Games manage a lot of data and execute similar operations on many objects. Breakout is a mini-game, yet trying to manage everything in one file would be awful. Rather, I opted to build a file structure and architecture that fits many larger games.
│ └── background.jpg
│ ├── brick_hit.wav
│ ├── effect_done.wav
│ ├── level_complete.wav
│ └── paddle_hit.wav
The representation of a visual object that understands how to render itself, maintain its boundaries, and move around is GameObject Class. Truly, Pygame has a Sprite class that has the same role, but in this series, I aspire to show how things work at a low level and not rely on too much-prepackaged magic.
This GameObject class is intended to operate as a base class for different objects. It reveals immediately a lot of the properties of its self.bounds rectangle, and in its update() method it transfers the object as per its current speed. It doesn’t do anything in its draw() method, which should be overridden by sub-classes. The following is the GameObject class:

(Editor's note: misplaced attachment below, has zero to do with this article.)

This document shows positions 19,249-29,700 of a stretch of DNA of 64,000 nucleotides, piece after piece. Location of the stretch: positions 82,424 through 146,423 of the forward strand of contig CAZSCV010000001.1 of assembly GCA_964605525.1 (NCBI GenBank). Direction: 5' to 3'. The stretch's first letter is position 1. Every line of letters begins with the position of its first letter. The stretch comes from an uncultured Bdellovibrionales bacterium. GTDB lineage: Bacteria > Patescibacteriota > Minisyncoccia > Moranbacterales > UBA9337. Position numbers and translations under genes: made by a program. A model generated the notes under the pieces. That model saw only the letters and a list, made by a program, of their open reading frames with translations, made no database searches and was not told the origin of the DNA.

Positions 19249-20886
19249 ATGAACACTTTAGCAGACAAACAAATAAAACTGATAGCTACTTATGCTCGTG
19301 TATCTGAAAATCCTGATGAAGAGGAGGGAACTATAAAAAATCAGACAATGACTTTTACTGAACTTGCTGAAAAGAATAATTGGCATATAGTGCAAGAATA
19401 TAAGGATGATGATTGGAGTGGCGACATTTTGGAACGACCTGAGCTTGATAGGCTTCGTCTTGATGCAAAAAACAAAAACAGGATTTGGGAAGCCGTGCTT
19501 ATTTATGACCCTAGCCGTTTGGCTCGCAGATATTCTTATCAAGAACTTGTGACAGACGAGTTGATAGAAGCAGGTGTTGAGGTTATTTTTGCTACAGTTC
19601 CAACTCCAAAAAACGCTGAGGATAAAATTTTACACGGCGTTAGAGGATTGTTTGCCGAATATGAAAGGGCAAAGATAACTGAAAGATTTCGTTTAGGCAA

from pygame.rect import Rect class GameObject: def __init__(self, x, y, w, h, speed=(0,0)): self.bounds = Rect(x, y, w, h) self.speed = speed @property def left(self): return self.bounds.left @property def right(self): return self.bounds.right @property def top(self): return self.bounds.top @property def bottom(self): return self.bounds.bottom @property def width(self): return self.bounds.width @property def height(self): return self.bounds.height @property def center(self): return self.bounds.center @property def centerx(self): return self.bounds.centerx @property def centery(self): return self.bounds.centery def draw(self, surface): pass def move(self, dx, dy): self.bounds = self.bounds.move(dx, dy) def update(self): if self.speed == [0, 0]: return self.move(*self.speed)